I just spent time with an old friend and she reminded me of a wonderful experience we shared 34 years ago.
My friend, Jane, lived in my apartment building in New York City, a few floors down. She had a two-year old and was pregnant with her second child, due in a month. Her husband was out of the country. So I volunteered to be her support system if she went into labor before he got home.
You can see where this is going. I got the call around 4:20 AM. Jane had been having contractions for hours and the doctor finally told her to go to the hospital. My then husband brought Jane’s toddler to our apartment to wait for her grandmother to arrive to take care of her. I was taking Jane to the hospital.
We got down the elevator to the lobby and I ran down the very long corridor between the elevator and the front door. The plan was to get a taxi ASAP. I ran outside to find the streets totally deserted. There had just been a major blizzard and there wasn’t a single car on all of Park Avenue. That was very rare and very inopportune. I ran back inside to tell Jane but she hadn’t made it to the lobby. I found her half way down the long hallway in a chair. Her water had broken and she felt an overwhelming desire to ‘push’.
I got her to the lobby and immediately called for an ambulance. My main job was to keep Jane from pushing the baby out right there in the lobby. The ambulance seemed to take forever so I called again. I was told that it was on it’s way. But then the operator added “Don’t let the woman in labor go to the bathroom. And whatever you do, DON’T CUT THE UMBILICAL CORD!” Umbilical cord! WTF?!!!
I’d had a baby myself, but my son was born 8-½ weeks early – the day before my Lamaze class was scheduled to start!! So I knew nothing about breathing or the stages of contractions and even less about umbilical cords. I was panicked, to say the least.
The ambulance finally came. But we had to drive slowly because the medics were afraid that hitting a pothole could catapult the baby out like a cannon ball. Miraculously, we made it to the hospital and even to the maternity floor hallway.
The doctors and nurses on call started discussing whose patient Jane was and who would handle her case. Jane suddenly propped herself up on her elbows and announced “I’m sorry, but the baby’s coming!”
All of a sudden there was a flurry of activity around Jane and cries of “Oh my God! The head! The head is coming!” And out came Sarah!. In the hallway with me standing right there next to Jane! The staff ran off with the baby and wheeled Jane into the OR. Her doctor eventually arrived, but he’d had a hard time getting to the hospital at all.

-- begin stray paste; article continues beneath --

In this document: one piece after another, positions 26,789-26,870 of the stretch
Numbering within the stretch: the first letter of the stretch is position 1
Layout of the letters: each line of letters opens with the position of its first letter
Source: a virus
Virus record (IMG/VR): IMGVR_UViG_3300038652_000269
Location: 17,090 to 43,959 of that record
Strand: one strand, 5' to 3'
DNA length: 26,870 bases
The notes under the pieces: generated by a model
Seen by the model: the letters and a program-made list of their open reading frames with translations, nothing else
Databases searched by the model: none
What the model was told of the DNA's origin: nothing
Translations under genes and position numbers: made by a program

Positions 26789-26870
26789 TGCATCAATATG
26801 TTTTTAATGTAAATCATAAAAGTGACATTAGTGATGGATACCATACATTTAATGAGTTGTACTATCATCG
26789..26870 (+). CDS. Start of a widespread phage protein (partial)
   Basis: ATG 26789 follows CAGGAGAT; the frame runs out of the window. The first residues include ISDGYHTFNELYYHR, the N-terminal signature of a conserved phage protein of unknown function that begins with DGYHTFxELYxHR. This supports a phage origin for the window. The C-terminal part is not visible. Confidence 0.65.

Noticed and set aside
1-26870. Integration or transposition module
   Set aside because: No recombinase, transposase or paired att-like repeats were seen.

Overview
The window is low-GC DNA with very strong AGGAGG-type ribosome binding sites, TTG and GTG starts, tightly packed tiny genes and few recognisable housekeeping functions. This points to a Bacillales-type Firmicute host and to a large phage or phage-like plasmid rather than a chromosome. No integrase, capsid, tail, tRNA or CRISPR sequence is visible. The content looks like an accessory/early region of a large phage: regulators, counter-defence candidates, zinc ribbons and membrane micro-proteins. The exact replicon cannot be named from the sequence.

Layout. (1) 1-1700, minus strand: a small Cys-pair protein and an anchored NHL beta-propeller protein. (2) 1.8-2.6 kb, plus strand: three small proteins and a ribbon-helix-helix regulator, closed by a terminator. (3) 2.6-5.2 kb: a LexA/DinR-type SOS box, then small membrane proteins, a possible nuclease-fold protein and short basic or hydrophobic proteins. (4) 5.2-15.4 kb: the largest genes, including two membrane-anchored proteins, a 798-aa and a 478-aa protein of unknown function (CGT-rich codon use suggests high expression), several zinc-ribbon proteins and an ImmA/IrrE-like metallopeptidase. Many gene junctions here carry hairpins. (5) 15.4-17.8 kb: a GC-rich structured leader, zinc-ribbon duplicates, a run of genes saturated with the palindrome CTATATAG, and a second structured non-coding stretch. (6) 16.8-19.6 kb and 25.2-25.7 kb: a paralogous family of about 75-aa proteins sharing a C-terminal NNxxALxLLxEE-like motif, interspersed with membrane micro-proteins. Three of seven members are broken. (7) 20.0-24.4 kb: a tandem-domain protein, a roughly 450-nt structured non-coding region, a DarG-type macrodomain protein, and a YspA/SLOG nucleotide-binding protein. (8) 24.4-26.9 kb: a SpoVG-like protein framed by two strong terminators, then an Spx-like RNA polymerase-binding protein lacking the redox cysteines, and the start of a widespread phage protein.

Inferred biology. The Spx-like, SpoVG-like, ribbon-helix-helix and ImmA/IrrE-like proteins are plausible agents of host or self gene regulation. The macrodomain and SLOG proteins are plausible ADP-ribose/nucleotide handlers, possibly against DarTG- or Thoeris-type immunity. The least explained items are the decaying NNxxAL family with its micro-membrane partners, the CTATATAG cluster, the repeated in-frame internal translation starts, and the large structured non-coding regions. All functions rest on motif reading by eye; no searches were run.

So I got to see a baby born the way most father’s do. Standing next to the mother and watching the miracle happen. Usually women witness birth from a different angle – the other end of the birthing canal. This was an exhilarating experience!
Jane gave me a scallop shell silver pendant as a thank you. I still wear it all the time. It’s very special to me because it reminds me of the wonder of birth and the meaning of true friendship.
Categories: Anecdote, Friendship, Humor, Life
What a wonderful, exciting and funny story, Ellin. At one point, you reminded of Prissy from GWTW as you worried about active involvement in the birth. I LOVE this story!!
Thanks for sharing!!
I have often thought about the GWTW quote “I don’t know nothin bout birthin no babies!” Very appropriate for me at the time!
I worked in Labour and Delivery for a few years and was always awed by the experience. Giving birth to four children of my own, it is quite different when it’s somebody else.
You appreciate the experience of birth differently when you’re watching rather than participating in the event! It is amazing in both situations, just different. This situation was all the more amazing for me because it was so totally unexpected! It was fun retelling the story to Jane after all these years. She had forgotten a lot of the details. It was a very stressful situation for her and she was focusing on her labor.
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It is different indeed – watching rather than doing the birthing yourself. I attended my grandson’s birth. I was glad that I was there because it was a long and difficult delivery requiring forceps.